Sampson Mordan, along with his partner John Isaac Hawkins, are credited with patenting the first mechanical pencil in 1822. Mordan pencils are widely sought after by collectors, as are many of his other unique “objets de vertu” such as figural pin cushions, menu holders, perfume (scent) bottles, and vestas. A simple eBay search will show dozens of Mordan items, many in pristine condition, with most Mordan items drawing significant bidding interest, and significant selling prices.
One writing related Mordan item that rarely shows up are travel inkwells, and I consider myself fortunate to have three Mordan travel inkwells in my collection at the present. The oldest is a small rosewood inkwell that dates to around 1845. It is just 1.25″ in diameter and 2.25″ high.
The cap is embossed with a crown (indicating that Letters Patent had been granted), along with the maker’s mark “Mordan & Co. Makers”. Mordan used this maker’s mark between 1845 & 1852. The lid is secured with a bayonet style (twist lock) rather than the more common threaded screw style.
Wood isn’t the wisest option for holding water-based liquids such as ink. The expansion and contraction of the wood while the inkwell is filled, or sitting empty, eventually results in cracking. That is likely what caused the lid on this one to split, 100 or more years ago.
The fact that it has survived for over 170 years is due to the owner taking the time to “fix” it with a wire wrap at the base of the lid. While not a professional restoration by any stretch, it would have allowed the owner to continue to use the inkwell, as most were simply thrown away.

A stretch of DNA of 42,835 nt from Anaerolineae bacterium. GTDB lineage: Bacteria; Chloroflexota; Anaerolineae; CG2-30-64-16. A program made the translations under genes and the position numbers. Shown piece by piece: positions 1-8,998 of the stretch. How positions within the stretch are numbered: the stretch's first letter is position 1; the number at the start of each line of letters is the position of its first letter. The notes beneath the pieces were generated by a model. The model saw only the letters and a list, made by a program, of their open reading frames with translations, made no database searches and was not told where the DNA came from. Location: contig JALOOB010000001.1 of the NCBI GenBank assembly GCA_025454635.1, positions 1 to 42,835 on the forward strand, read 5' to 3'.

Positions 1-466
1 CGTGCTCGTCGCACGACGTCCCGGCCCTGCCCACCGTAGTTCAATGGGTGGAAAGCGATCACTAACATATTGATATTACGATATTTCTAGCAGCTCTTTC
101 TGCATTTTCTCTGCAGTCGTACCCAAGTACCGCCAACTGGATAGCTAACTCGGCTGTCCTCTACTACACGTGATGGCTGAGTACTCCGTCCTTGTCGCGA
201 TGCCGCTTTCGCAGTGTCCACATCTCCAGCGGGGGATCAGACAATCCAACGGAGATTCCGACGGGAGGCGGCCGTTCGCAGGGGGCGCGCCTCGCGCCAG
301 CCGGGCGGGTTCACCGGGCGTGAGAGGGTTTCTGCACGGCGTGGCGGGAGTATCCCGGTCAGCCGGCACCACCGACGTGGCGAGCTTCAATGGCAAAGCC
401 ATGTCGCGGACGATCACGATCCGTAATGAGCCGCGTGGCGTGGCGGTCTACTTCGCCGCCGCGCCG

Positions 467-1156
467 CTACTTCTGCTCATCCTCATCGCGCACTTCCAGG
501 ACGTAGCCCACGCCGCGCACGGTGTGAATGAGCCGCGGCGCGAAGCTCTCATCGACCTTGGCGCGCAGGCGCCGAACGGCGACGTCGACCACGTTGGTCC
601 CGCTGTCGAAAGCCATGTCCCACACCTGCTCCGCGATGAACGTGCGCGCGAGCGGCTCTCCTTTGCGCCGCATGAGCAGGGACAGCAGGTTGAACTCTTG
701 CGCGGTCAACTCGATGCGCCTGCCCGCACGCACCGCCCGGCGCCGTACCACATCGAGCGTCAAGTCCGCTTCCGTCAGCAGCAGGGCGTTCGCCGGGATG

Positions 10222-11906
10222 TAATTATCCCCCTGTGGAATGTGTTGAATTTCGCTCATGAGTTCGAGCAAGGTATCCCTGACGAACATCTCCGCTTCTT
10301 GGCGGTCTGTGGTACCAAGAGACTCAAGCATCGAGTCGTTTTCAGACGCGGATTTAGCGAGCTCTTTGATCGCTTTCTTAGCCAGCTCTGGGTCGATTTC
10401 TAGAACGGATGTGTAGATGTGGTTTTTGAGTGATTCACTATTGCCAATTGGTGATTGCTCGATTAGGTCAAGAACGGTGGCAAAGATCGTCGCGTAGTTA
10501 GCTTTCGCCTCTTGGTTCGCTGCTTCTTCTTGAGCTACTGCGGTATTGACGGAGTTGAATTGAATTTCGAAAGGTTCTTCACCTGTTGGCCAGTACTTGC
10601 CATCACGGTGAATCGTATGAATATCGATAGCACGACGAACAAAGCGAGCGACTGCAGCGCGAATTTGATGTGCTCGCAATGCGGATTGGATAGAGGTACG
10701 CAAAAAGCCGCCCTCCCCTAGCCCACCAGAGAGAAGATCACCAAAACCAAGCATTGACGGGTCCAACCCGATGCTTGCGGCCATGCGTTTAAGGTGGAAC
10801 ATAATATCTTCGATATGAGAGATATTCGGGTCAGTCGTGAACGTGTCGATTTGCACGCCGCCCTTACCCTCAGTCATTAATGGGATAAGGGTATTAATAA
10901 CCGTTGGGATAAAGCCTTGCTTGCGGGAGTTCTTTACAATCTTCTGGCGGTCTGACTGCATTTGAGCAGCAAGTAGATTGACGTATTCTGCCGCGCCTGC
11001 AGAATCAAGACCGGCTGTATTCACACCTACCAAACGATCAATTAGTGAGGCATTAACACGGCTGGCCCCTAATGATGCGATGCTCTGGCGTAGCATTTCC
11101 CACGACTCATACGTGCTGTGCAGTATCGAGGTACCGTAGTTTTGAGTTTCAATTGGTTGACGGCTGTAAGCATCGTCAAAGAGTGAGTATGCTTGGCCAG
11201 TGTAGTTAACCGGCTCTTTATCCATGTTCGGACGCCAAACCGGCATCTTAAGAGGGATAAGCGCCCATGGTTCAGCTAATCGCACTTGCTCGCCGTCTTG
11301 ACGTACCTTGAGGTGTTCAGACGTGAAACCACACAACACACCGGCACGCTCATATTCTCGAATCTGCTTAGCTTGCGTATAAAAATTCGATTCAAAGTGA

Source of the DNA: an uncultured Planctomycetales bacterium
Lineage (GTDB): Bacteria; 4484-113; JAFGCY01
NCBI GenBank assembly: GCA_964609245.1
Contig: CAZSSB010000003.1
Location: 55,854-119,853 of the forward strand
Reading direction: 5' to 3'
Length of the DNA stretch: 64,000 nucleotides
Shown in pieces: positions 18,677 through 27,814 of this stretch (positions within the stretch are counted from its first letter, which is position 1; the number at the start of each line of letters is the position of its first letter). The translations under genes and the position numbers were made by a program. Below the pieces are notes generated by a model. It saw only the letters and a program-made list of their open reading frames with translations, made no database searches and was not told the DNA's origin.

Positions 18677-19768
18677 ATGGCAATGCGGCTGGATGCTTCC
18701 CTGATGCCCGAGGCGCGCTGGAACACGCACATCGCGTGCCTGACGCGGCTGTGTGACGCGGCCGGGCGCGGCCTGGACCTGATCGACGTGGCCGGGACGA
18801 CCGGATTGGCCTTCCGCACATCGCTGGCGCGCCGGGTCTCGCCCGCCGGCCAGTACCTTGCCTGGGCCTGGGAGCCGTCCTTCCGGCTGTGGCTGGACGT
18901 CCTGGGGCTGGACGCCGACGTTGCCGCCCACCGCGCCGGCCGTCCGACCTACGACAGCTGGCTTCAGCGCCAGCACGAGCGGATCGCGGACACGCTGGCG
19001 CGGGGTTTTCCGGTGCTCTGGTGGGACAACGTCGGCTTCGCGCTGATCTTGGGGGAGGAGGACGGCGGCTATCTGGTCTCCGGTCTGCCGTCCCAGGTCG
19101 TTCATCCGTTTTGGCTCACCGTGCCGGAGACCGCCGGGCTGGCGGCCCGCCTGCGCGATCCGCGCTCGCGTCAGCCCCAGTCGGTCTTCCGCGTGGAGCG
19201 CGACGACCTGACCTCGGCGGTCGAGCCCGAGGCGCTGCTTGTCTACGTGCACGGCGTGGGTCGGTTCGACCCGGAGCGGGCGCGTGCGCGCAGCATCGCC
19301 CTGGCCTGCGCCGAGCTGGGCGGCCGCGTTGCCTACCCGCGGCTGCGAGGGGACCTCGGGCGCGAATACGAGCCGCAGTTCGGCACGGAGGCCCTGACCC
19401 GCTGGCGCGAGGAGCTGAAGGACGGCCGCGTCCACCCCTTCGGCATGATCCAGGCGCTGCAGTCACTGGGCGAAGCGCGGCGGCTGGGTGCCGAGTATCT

The newest Mordan travel inkwell in the collection is sterling silver and dates to 1902. It is 1.75″ in diameter and 2″ high. It has the same bayonet style lock mechanism for the lid as the rosewood inkwell. It is fully hallmarked London, 1902, with the maker’s mark SM & Co.
While there is a tiny bit of ink residue in the inner ink bottle, the overall condition suggests that it has spent most of its 115 year life devoid of ink and simply sat on display or was tucked away as a special piece. The cartouche on the lid is blank and there are no dents or dings in the beautifully hand engraved casing.
Travel inkwells were designed to be leak-proof, allowing a supply of ink to be taken along on one’s travels. Growing literacy levels, combined with the development of the rail system in the latter half of the 19th century, resulted in greater interest in travel. Makers of travel inkwells created a wide variety of designs, some more decorative than functional, to meet the demand.
As the 19th century drew to a close, two major technological advances in writing equipment sounded the death knell for the travel inkwell – the typewriter (1870’s) and the fountain pen (1880’s).